Chantelle Leatherwood skis the westernmost line of May 22 in the Lower 48.


Most people never ski in Humboldt County at all. No one skis in Humboldt County in late May. For one: Um, no snow!


WRONG. Honeydew’s Ian Sigman, who has previously proven you wrong about the size of pumpkin you can grow here, is back to prove you wrong again. Day before yesterday he led a ski- and picnic-laden expedition into the majestic Mount Lassic Wilderness, and he’s here to tell the LoCO Faithful all about it. 

Snow fun galore! Sure beats Mt. Everest this time of year.

Sigman issues the following press release on behalf of his SHERPA organization:

What can you do for fun on a late May day in Humboldt County? Go skiing, of course!

Members of the Southern Humboldt Easy Rider Picnic Association (SHERPA) likely skied and snowboarded the furthest-most-Western lines in the lower 48 States for this particular May 22nd. Humboldt County was officially skied upon this late in May. There was also a picnic.

SHERPA Ambassador to Northern Humboldt Chantelle Leatherwood and Board Chair Ian Sigman left tracks far above the Van Duzen, in and around the Lassic Peaks right along the Humboldt/Trinity County line. Black Lassic is the highest of three main peaks, and lies just inside Trinity County. Red Lassic and Humboldt’s Mt. Lassic (AKA Signal Pk.) are the other two.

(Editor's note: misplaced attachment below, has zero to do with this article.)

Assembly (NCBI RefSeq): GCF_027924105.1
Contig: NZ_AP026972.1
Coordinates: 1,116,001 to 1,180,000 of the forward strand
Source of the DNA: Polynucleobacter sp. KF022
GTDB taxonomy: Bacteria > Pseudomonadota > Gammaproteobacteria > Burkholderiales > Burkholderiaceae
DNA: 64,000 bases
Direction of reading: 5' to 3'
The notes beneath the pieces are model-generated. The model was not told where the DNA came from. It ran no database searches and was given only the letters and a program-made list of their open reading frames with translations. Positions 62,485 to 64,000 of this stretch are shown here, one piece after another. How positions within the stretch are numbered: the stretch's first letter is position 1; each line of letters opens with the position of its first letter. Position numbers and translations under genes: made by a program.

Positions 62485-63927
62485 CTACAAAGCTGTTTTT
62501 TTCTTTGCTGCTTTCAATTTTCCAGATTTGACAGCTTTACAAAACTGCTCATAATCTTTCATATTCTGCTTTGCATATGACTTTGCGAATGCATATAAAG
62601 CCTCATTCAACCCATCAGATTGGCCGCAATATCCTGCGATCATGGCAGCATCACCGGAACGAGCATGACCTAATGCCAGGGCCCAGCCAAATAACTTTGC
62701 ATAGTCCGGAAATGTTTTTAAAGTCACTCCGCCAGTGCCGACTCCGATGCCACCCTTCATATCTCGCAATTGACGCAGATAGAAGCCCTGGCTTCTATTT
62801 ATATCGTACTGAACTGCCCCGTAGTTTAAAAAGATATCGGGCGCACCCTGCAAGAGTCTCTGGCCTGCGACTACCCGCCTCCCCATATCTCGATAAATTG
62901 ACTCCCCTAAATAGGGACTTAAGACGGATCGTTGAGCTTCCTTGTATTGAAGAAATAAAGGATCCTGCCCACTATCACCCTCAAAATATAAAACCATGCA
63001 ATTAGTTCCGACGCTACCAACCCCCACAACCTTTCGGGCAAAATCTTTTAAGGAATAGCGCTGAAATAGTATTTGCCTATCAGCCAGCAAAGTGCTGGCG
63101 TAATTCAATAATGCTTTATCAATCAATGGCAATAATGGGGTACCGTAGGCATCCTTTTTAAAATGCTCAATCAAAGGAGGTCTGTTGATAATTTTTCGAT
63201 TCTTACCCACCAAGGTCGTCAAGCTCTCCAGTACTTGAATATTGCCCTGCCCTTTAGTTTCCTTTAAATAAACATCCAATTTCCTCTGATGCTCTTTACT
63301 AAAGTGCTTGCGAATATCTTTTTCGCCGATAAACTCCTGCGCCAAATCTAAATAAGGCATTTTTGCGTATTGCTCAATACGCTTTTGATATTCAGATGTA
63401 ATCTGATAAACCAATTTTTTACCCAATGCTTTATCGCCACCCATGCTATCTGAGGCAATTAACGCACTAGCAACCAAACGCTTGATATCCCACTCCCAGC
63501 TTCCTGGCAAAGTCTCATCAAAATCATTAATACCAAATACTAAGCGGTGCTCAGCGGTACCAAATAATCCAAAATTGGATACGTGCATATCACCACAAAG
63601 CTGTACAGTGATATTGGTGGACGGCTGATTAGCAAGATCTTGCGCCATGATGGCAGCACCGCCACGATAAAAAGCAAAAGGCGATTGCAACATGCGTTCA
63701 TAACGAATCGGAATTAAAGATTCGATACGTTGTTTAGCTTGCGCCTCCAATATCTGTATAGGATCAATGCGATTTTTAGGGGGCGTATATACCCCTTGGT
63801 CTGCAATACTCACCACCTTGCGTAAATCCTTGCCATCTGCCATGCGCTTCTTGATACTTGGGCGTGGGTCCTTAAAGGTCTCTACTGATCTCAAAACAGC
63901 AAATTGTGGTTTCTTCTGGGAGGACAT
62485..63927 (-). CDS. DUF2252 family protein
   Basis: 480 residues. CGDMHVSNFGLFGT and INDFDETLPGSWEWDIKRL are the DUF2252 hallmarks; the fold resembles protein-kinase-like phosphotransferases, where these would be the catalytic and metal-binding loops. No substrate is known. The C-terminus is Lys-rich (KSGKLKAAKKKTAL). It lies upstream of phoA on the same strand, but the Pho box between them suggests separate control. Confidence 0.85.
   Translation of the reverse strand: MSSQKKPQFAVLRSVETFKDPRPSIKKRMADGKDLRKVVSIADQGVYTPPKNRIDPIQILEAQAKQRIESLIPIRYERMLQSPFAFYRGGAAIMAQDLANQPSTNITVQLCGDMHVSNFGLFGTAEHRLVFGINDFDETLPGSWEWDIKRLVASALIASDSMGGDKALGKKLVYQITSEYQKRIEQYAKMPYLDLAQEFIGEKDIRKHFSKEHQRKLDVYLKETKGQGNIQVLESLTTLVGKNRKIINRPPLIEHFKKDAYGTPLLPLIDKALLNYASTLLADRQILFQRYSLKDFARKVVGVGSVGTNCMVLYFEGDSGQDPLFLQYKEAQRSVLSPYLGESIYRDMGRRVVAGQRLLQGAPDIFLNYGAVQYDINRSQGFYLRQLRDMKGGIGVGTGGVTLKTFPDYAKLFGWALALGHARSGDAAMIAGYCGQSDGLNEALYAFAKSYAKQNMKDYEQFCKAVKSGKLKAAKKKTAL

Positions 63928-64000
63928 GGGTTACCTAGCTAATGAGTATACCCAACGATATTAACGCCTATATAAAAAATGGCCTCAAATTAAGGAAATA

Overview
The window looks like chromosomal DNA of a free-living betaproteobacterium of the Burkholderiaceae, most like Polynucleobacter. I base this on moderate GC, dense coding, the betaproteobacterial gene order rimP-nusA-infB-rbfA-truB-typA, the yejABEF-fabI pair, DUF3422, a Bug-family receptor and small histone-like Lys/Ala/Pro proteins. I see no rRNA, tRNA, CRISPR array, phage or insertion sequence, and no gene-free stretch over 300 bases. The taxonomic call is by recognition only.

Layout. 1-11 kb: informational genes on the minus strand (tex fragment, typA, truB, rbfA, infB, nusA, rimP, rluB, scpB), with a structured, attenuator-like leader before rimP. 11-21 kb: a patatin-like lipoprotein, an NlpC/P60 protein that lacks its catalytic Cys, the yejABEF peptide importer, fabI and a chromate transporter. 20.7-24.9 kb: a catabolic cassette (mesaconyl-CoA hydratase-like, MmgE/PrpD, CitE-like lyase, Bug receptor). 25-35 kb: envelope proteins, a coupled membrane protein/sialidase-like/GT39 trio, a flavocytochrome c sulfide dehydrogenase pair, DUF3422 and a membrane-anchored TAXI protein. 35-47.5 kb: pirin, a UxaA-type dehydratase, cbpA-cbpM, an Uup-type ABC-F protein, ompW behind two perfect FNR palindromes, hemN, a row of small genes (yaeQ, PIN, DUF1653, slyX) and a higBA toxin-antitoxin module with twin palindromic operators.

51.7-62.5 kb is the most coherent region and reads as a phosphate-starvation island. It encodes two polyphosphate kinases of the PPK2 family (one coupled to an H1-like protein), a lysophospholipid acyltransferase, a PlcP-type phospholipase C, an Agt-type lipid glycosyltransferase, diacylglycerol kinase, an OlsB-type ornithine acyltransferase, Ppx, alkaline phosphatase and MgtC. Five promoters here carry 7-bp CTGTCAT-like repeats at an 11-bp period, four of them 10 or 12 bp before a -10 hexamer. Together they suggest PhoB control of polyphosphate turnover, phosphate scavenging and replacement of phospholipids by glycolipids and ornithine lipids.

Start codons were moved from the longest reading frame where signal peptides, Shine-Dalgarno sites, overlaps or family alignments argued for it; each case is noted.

Black Lassic, at 5,980 feet, is difficult to see from anywhere, but you can catch a glimpse to the south from Highway 36 as you go over the Mad River/Van Duzen divide, and again, for just a second, as you climb towards South Fork Ridge East of Ruth Lake. You can also spot it from Dyerville Loop Road looking east above Ft. Seward and Blocksburg. The dramatic promontory, with its 35-plus-degree slopes, is often believed to be volcanic in origin, but is actually mudstone. Flowing water at 5,600 feet in the Lassics all ends up in the Van Duzen via the Little Van Duzen River, Black Lassic Creek and the West Fork Van Duzen. The headwaters of Dobbyn Creek, an Eel tributary, almost make it to the South West slopes, but not quite.

If you encounter SHERPA operatives in the wild, do not be scared. They are friendly. You should attempt to make verbal contact, then make eye contact before approaching. Do not make eye contact for too long because that would be awkward. As you approach, keep in mind the SHERPA may start picnicking without warning.

Photos: SHERPA.

Proof of picnic.

The majestic Mount Lassic Wilderness